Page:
Whooping cough (pertussis) is a highly contagious bacterial infection, only found in humans. Whooping cough is spread through the air, by coughing, sneezing or spending a lot of time near one another where breathing space is shared. Whooping cough, primarily affects the respiratory system (the organs that help you breathe). Many babies who get pertussis are infected by older siblings, parents, or caregivers who may not know they have the disease. Please make sure that you and your family are properly vaccinated with pertussis vaccines. A pertussis (Tdap) shot is recommended for all who are not up to date. The vaccine reduces a chance that a person will become sick with pertussis. Getting pertussis does not prevent one from getting it again in the future.
How serious is whooping cough?
Whooping cough is very serious, especially for babies and young kids. Whooping cough can cause pneumonia, seizures, brain damage, and death. Babies younger than one year of age who get whooping cough may be hospitalized or even die.
Symptoms of pertussis usually develop within 5 to 10 days; but can present up to 3 weeks following exposure.
Early symptoms can last for 1 to 2 weeks and usually include:
- Runny nose
- Low-grade fever (generally minimal throughout the course of the disease)
- Mild, occasional cough
- Apnea – a pause in breathing (in babies)
Because pertussis in its early stages appears to be nothing more than the common cold, it is often not suspected or diagnosed until the more severe symptoms appear.
Late symptoms– After 1 to 2 weeks and as the disease progresses, the traditional symptoms of pertussis may appear and include:
- Long series of coughs (“coughing fits”),
- Rapid coughs followed by a high-pitched “whoop”
- Vomiting during or after coughing fits
- Turning blue or difficulty catching breath during or after coughing fits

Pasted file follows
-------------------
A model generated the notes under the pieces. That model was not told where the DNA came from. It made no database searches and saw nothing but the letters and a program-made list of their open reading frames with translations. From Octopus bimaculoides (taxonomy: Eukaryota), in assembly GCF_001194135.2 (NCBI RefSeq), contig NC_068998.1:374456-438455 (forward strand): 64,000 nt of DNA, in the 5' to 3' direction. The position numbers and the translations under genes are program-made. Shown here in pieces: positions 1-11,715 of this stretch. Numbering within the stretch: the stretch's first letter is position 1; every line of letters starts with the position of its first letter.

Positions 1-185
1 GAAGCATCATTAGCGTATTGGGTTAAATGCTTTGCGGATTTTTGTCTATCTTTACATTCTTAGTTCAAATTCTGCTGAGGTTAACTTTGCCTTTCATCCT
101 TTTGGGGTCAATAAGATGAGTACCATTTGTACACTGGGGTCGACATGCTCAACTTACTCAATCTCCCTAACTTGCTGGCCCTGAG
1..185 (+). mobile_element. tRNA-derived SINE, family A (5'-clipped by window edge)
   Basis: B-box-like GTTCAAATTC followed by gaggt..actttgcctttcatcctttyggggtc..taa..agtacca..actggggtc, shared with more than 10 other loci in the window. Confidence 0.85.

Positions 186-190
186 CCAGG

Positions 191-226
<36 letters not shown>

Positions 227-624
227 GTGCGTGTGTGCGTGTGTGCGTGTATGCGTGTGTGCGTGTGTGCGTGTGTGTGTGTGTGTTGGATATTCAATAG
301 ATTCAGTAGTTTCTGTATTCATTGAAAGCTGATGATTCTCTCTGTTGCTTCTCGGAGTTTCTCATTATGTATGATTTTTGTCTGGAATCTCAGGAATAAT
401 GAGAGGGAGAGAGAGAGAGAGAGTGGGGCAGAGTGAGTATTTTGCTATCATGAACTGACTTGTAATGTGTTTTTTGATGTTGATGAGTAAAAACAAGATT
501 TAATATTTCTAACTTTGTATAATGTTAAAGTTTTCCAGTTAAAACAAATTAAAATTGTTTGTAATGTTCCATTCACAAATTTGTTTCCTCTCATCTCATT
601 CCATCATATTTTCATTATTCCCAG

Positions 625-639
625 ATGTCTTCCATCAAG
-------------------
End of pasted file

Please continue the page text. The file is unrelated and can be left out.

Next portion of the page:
- Exhaustion after coughing fits
How is whooping cough treated?
Whooping cough is generally treated with antibiotics. It’s important to start treatment as soon as possible to help keep from spreading the disease to others. Early treatment can also make the symptoms end sooner and be less severe.
How is whooping cough prevented?
Getting vaccinated is the best way to lower the risk of getting whooping cough. It’s important to wash your hands, cover your cough, and stay home whenever you’re sick.
Are some people at higher risk from whooping cough?
People at greatest risk from whooping cough include:
- Infants under one year old.
- Pregnant women (especially in the third trimester).
- People that have a chronic respiratory illness.
Can I spread whooping cough even if I don’t have a bad cough?
Yes. You can have whooping cough without realizing it and infect others. It’s especially important for people who are going to be around babies or pregnant women to know. They should make sure they are vaccinated and stay away from high risk people when they have a runny nose or cough.
Please make sure that you and your family are all properly vaccinated with pertussis vaccines. A pertussis (Tdap) shot is recommended for all who are not up to date. The vaccine reduces the chance that a person will become sick with pertussis. Getting pertussis does not prevent one from getting it again in the future.
- DTaP pertussis vaccine is only given to children under age 7 years;
- Tdap vaccine can be given at or after 7 years of age if your child is not properly vaccinated.
- Tdap is also given to all children around 11-12 years of age per routine vaccination schedule.
- If you have children less than 7 years of age who have not been completely immunized against pertussis (particularly infants under one year) we recommend you talk to your child’s doctor about the benefits of vaccination.
- Talk to your doctor if they are older than 11 and have not yet received their routine Tdap.
- Adults should have a Tdap (Pertussis) vaccine at least once in their adult life, while pregnant women are recommended to have Tdap each pregnancy. Tdap can be given no matter when Td (tetanus and diphtheria vaccine) was last received.
- Basically, anyone with cough of more than 2 weeks duration should be evaluated for pertussis or other reasons for their cough.
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